Sunday, September 28, 2014

Siracusa...and, finally...Marina di Ragusa

Cannot get more Italian than this!
Ham and cheeses at the daily market.

Wine and cheese.  Think we might be in Italy?

Boat maintenance at sea.  Could not stand the worn
leather covering a moment longer.

As always, click on any image for larger view.
After 5 days in Crotone there was a relatively favorably weather forecast for our next overnight passage to Siracusa on the eastern side of Sicily.  Only 26 hours of reasonable weather and then it would turn really rough for another 5 days.  Do we chance it or not?  Yeah...go for it!

Arriving Siracusa

We were up well before daylight, waiting for sky to lighten enough to see clearly how to exit that very shallow harbor at Crotone.  We left the harbor accompanied by a dozen or so small fishing boats and one large catamaran following closely behind us.  Weather was exactly as forecast for the first 8 hours and we made good time.  

Getting closer to Siraacusa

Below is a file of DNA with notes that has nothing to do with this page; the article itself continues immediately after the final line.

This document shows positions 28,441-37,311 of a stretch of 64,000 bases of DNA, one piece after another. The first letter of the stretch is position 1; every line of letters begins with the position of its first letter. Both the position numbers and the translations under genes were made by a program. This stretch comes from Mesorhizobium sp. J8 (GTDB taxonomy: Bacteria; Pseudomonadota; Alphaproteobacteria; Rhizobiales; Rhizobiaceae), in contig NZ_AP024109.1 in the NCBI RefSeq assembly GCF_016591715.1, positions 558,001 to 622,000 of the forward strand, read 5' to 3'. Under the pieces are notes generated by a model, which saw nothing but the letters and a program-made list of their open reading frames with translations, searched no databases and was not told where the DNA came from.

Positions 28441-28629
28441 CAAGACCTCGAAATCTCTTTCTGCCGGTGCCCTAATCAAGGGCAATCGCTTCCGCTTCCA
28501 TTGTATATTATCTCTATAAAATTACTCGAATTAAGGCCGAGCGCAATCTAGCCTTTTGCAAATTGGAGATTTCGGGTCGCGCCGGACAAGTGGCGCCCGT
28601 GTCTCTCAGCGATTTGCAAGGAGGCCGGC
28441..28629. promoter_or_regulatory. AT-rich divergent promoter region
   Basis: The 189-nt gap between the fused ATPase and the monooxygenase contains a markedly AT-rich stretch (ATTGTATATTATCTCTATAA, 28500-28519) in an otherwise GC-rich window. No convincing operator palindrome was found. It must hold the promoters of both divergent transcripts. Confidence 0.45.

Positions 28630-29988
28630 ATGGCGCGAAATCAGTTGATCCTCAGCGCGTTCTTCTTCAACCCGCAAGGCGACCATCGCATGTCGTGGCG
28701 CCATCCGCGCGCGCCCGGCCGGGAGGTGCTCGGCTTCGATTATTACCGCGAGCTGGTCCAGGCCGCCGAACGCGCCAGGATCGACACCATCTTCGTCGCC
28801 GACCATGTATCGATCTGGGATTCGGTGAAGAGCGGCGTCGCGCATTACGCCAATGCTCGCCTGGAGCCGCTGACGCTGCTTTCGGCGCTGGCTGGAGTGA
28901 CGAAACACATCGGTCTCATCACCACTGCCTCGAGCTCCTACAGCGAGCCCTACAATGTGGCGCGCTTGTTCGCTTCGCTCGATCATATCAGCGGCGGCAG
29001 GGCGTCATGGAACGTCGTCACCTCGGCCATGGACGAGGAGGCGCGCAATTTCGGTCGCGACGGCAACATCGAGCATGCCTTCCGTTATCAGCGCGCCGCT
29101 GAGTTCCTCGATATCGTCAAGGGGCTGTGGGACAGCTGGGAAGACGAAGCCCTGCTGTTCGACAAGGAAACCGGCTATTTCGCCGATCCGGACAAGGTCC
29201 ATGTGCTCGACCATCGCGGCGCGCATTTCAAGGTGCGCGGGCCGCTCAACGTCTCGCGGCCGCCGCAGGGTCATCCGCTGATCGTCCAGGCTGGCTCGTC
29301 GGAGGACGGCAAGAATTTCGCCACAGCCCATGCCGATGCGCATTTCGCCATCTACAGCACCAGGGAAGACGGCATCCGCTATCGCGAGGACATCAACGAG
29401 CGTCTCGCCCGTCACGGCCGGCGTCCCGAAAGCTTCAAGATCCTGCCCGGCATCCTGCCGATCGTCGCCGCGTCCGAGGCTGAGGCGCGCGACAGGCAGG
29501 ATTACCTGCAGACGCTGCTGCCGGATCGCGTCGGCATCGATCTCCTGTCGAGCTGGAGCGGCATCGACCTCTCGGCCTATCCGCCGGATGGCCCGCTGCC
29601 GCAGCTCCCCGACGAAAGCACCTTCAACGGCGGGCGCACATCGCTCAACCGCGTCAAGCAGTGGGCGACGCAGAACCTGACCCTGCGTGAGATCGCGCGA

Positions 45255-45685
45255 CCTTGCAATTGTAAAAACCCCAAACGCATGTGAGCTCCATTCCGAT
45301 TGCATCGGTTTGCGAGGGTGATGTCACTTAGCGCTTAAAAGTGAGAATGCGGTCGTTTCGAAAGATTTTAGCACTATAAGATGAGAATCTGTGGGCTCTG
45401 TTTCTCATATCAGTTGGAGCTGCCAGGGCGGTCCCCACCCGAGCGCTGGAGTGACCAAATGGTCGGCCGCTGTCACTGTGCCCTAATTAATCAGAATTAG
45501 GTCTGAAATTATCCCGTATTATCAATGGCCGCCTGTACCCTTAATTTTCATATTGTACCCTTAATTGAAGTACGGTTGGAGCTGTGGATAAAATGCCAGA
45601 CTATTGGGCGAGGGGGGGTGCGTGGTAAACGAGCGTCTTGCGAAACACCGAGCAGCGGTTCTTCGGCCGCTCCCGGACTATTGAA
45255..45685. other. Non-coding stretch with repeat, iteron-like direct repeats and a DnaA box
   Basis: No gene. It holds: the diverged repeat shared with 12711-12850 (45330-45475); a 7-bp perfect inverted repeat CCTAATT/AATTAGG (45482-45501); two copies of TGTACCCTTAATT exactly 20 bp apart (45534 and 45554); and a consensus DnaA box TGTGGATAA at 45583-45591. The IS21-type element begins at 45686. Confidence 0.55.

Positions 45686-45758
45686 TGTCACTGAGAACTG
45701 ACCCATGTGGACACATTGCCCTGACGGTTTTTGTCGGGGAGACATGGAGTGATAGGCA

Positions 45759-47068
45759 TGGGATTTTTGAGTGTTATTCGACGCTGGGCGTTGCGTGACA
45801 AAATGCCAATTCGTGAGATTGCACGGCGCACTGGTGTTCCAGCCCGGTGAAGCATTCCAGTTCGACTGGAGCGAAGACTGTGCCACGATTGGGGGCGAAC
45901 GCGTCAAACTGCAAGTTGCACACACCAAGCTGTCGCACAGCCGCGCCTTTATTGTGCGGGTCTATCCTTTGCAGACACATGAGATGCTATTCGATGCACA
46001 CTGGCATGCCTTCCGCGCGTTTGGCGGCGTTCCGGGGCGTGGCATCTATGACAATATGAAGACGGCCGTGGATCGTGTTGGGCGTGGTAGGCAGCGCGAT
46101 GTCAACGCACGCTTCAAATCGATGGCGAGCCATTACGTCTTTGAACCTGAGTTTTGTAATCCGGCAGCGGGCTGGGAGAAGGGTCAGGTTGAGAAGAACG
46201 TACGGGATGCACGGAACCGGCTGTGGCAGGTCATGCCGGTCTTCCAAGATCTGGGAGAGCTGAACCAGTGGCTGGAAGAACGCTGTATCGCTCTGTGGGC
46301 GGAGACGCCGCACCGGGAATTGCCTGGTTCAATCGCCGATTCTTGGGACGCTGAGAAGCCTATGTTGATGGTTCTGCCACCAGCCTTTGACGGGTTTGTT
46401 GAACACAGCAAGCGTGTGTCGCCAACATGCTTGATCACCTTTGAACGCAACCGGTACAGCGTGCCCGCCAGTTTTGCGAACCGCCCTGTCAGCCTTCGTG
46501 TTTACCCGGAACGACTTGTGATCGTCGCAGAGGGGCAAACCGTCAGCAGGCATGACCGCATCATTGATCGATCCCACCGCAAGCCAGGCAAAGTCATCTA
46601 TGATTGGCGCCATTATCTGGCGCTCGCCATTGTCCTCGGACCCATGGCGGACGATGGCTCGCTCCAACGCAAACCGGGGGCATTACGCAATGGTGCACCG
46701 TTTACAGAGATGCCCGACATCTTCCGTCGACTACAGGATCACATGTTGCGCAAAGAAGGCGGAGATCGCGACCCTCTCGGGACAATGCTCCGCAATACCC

And then the afternoon winds picked up.  Right on our nose, yet again.  Motoring into 20 knot winds and 3 meter waves is not our idea of a good time.  It was supposed to be 11 knots off our beam.  So much for that prediction.  Nothing to do but keep motoring onward as there are no places to stop all along that long section of coastline of the sole of the boot of Italy.  At least no places to stop for vessels that draw 2.1 meters draft and with higher winds from the west.  Onward!

Part of the newer city of Siracusa
And dodge all those cargo ships and tankers heading into and out of the Messina Strait. All day and night long.  Thankfully we have AIS and radar...and we used both constantly.

At one point I was checking our position to confirm we were on course and saw a VERY long vector of another vessel with AIS appear suddenly.  It was approaching us dead-on!  That vector dissected our boat icon straight down the center.  We were on a head-on collision course.  I clicked that target to get info and saw that it was traveling toward us at 43.7 knots!!!  That is the fastest vessel we have seen.  Ever.

Ancient fort at entrance to Syracusa anchorage harbor